The Great American Lie (2020)

The Great American Lie examines the roots of systemic inequalities through a unique gender lens. With America facing widening economic inequality and stagnant social mobility, this film takes audiences on an empathy journey, inspiring a path forward.

Emmy Award-winning filmmaker and First Partner of California Jennifer Siebel Newsom has completed her newest documentary, The Great American Lie. The film, which premiered at the San Francisco International Film Festival in 2019, aims to expose social and economic immobility, viewed through the lens of our gendered values.

“We need renewed economic and social mobility in this country,” said Siebel Newsom. “I hope my film will spark a national conversation around how the elevation of stereotypically ‘masculine’ values has led to extreme social and economic immobility and how, if we elevate more ‘feminine’ values such as empathy, care, and community, we can fix some of these systemic inequities.”

We are currently living in one of the greatest periods of social and economic inequality in our nation’s history. Today, the top 0.1% of Americans own as much wealth as the bottom 90%. In 2017 alone, 82% of new wealth created went to the top 1%.

Meanwhile, one in five American children and one in eight American women live in poverty – despite us being one of the wealthiest countries on earth. Increasing inequality has created deep social, economic, and political divides. Clearly the status quo is not working.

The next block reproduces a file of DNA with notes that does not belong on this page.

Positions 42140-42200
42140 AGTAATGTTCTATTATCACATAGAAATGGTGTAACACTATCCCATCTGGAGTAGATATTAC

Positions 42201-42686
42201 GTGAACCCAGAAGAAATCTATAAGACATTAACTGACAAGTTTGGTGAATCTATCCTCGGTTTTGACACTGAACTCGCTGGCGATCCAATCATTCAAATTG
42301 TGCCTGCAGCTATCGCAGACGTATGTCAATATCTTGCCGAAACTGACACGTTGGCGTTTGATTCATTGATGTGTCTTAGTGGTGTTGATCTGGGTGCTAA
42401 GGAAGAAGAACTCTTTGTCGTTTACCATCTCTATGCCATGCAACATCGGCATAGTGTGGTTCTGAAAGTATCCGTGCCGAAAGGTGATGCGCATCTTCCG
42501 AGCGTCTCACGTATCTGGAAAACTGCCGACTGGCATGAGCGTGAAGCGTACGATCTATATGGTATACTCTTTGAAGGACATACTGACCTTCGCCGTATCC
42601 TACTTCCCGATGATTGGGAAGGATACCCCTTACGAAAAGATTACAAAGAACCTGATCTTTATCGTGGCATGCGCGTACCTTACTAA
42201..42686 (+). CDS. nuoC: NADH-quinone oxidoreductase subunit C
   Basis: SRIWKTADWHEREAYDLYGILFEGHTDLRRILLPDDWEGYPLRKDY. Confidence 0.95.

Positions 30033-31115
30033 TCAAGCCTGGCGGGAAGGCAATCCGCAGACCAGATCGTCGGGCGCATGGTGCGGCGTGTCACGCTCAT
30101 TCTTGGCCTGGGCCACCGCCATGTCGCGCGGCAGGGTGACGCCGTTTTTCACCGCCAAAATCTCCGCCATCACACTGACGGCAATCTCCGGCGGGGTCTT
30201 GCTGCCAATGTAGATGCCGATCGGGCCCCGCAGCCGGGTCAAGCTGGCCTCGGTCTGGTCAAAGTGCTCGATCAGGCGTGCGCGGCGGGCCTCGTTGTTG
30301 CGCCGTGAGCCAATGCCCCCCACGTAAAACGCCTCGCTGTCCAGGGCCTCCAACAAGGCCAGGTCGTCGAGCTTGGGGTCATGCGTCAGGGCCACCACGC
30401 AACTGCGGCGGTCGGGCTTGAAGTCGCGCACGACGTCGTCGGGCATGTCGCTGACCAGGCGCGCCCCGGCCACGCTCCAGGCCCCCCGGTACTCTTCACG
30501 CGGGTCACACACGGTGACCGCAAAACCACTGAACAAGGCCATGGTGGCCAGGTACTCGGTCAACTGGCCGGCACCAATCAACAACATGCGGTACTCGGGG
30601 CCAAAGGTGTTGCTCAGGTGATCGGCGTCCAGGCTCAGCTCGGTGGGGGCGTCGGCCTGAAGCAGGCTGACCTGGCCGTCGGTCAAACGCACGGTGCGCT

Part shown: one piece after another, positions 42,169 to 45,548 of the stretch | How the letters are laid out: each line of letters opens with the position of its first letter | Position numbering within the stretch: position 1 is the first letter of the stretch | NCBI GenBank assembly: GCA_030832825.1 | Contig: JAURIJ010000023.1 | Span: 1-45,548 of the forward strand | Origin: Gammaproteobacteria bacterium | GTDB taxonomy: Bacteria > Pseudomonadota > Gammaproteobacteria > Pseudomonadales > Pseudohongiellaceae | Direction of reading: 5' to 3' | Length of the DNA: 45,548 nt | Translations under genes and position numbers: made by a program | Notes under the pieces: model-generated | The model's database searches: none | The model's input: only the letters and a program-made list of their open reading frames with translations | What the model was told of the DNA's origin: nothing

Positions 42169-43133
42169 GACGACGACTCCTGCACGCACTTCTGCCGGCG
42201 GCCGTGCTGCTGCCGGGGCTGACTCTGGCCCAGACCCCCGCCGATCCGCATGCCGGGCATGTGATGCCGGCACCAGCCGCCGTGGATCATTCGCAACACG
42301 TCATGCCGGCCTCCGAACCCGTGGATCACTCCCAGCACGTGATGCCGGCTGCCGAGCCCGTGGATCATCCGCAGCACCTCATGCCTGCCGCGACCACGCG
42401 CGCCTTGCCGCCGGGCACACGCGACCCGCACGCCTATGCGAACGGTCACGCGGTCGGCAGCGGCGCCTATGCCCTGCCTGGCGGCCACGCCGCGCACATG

The Great American Lie exposes how this inequality is rooted in our beliefs with the cultural pendulum swinging too far towards revering things we consider “masculine,” like individualism, power, and money, at the expense of things we consider “feminine,” like empathy, care, and collaboration.

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“Rigid gender stereotypes are a public health crisis. For girls, gender stereotypes are the root cause of body hatred and shame, eating disorders, depression, low self-esteem, and low leadership ambition. For boys, gender role expectations are the primary driver of depression, risk-taking activities, substance abuse, suicide, and violence.”

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